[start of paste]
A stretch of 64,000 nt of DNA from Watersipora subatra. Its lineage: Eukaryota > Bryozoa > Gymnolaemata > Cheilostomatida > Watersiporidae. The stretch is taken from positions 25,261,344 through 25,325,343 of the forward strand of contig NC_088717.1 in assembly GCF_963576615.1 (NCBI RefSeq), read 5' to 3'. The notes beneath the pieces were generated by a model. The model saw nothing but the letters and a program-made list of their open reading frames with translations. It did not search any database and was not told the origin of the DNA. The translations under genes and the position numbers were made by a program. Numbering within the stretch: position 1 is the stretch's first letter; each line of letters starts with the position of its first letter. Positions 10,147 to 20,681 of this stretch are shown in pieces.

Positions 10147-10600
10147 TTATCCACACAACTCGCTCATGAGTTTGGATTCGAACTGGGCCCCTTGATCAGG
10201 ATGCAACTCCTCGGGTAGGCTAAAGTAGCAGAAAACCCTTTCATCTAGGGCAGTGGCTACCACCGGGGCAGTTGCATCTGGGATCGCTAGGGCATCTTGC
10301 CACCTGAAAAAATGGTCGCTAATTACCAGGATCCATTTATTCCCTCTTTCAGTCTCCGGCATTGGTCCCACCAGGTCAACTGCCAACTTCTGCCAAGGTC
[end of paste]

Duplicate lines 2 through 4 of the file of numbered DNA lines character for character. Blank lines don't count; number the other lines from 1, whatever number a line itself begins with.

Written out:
Positions 10147-10600
10147 TTATCCACACAACTCGCTCATGAGTTTGGATTCGAACTGGGCCCCTTGATCAGG
10201 ATGCAACTCCTCGGGTAGGCTAAAGTAGCAGAAAACCCTTTCATCTAGGGCAGTGGCTACCACCGGGGCAGTTGCATCTGGGATCGCTAGGGCATCTTGC